In refugee camps in Bangladesh’s Cox’s Bazar, the tenements of 477 Rohingya families have been tagged by the government. Just over 2,000 members of these families will be repatriated to their home country of Myanmar in the first phase of an exercise that will begin on November 15.

The Rohingya are an ethnic Muslim minority community from Myanmar’s Rakhine state who have faced persecution in the predominantly Buddhist nation for around four decades now. More than 7,00,000 Rohingyas are believed to have fled Myanmar and settled in camps in Bangladesh since September 2017, when the Myanmarese military launched a fresh offensive against the community under the guise of cracking down on extremist groups.

This list of refugees for the first phase of repatriation was given to the Bangladesh government by Myanmar Foreign Secretary Myint Thu, who came to Cox’s Bazaar on October 31 to hold meetings with Rohingya groups and senior Bangladesh government officials.

At the meetings, Rohingya leaders demanded several assurances from Myanmar. They demanded citizenship for the repatriated Rohingyas; that human rights groups be allowed into their areas of domicile to ensure their security and that the forces in charge of their security be made accountable to the international community; and freedom of movement within Myanmar and compensation for their properties taken over by Buddhist groups and security forces, Rohingya leaders in Bangladesh told over the phone on Wednesday.

They said that Thu did not promise them anything but told them that he would discuss the matter with the ministries concerned in Myanmar and soon return with word on these demands. More than a week since that meeting, Thu is yet to bring back any assurances from Myanmar. Despite this, the Bangladesh government has shown no sign of stepping back from the repatriation process, said the Rohingya leaders.

The repatriation is the result of a pact signed between Bangladesh and Myanmar in 2017 and numerous agreements signed over the past few years, government officials in Bangladesh said.

Repatriation concerns

In February, Bangladesh had sent a list of around 8,000 Rohingyas to Myanmar, asking it to verify their identities. On October 28, three days before Thu’s visit, it sent a list of around another 22,000 Rohingyas to Myanmar as candidates for repatriation. “So far, Myanmar is done with the identity verification of around 4,800 Rohingyas whose names were sent by Bangladesh,” said Mohammad Abul Kalam, head of the refugee relief and repatriation office in Bangladesh.

He added that his government has made sure that the 2,000 people being repatriated in the first phase will not be separated from their families. “The 477 families in the first phase have been chosen in such a way that no member of the family is left here with an unverified identity,” said Kalam. “This will enable all members of these families to be repatriated at one go and they will not be separated even temporarily. We shall try implementing the same protocol for the upcoming phases too.”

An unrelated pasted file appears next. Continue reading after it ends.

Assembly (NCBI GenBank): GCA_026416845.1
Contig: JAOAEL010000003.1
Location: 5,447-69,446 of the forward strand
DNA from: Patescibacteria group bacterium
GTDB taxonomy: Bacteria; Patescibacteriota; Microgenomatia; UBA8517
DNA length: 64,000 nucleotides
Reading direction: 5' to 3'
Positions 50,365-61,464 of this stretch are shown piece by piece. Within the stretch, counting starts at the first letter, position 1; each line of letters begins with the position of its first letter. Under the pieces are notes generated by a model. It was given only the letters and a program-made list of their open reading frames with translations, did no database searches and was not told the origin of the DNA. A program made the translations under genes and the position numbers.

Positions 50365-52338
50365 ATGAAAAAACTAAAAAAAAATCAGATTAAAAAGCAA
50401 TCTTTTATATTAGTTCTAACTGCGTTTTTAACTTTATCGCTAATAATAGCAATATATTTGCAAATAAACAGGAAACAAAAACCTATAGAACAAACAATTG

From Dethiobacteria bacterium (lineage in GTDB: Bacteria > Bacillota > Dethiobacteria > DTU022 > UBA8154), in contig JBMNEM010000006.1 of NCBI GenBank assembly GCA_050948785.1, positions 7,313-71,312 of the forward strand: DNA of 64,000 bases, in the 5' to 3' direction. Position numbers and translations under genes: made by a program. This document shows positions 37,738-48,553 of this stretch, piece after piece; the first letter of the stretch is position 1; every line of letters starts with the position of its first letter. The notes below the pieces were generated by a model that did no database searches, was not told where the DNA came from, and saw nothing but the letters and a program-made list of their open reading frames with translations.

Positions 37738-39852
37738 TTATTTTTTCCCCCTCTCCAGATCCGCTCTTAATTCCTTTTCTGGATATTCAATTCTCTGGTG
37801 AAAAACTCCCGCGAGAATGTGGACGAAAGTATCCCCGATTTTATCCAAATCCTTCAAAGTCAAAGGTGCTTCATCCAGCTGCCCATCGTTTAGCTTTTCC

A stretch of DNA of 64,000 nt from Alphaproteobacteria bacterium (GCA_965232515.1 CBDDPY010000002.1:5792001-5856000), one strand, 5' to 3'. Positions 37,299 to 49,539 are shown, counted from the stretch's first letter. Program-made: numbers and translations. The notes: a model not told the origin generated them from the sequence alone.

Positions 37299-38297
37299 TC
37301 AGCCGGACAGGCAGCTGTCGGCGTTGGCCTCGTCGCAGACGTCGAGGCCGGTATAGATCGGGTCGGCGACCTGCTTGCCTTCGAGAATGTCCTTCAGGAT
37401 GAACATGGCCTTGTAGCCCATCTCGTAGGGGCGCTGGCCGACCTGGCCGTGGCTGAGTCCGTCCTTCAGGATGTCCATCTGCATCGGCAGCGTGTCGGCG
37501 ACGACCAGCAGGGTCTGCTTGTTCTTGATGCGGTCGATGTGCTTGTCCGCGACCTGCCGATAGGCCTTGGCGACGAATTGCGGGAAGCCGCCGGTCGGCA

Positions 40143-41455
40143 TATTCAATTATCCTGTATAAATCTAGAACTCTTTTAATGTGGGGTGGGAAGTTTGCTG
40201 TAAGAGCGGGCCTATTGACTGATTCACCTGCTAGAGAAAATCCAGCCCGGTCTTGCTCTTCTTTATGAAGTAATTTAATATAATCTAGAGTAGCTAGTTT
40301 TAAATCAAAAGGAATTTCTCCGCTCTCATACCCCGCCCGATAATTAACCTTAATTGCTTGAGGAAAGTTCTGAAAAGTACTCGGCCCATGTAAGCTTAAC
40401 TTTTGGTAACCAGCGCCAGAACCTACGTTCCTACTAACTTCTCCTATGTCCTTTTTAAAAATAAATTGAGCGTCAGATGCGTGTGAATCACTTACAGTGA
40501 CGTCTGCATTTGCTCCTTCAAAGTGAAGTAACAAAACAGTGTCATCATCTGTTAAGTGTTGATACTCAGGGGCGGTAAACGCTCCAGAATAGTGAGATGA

However, Kalam refrained from commenting on the assurances demanded from Myanmar by members of Rohingya community. He said that these are under the jurisdiction of his agency’s counterpart in Myanmar – the Joint Working Group – which is also headed by Thu.

Repatriation in batches

Two journalists who were present in the latest briefing by the Joint Working Group in Cox’s Bazaar told that the repatriation is supposed to take place in batches. Both countries have constructed repatriation centres on each side of the Naf river, the border of southeastern Bangladesh and western Myanmar.

The 2,000 Rohingyas will first be sent to the centres on the Bangladesh side where further negotiation on their demands is expected. Only after that are they expected to be moved to the centres in Myanmar, where thousands of Rohingyas who failed to cross into Bangladesh over the past year are being detained. However, there is uncertainty over what happens to them after that.

Some Rohingya leaders have a plan. “Some Rohingyas are presently under detention in the camps on the Myanmar side,” said Dil Mohammed, a Rohingya leader in the Tambru camp, a border area that is formally in Myanmar’s territory but is often referred to as no-man’s land. “We shall ask the Myanmar government to send them to their villages first. We shall agree to cross the border only when we get a green signal from the released community members.”

On October 4, India deported seven Rohingya men from a detention centre in Assam to Myanmar, from where they had fled around six years ago. This was the first official deportation of Rohingyas from India. The Indian Supreme Court refused to intervene in the matter after it was convinced by the Centre that Myanmar had accepted the refugees as citizens and had agreed to take them back. However, documents seen by show that these men have not been recognised as citizens by Myanmar. The government of Myanmar has issued them with national verification cards – a document that it described as the first step towards applying for citizenship. But these cards will not bring the refugees citizenship as the Rohingya community is not listed as a “national race” in the country’s Citizenship Act. Under this 1982 law, being listed as a “national race” is a pre-condition for citizenship.

This has raised major concerns regarding the overall repatriation process concerning Rohingyas. The United Nations too has condemned the deal struck between Myanmar and Bangladesh, with its refugee agency saying that it had not been consulted.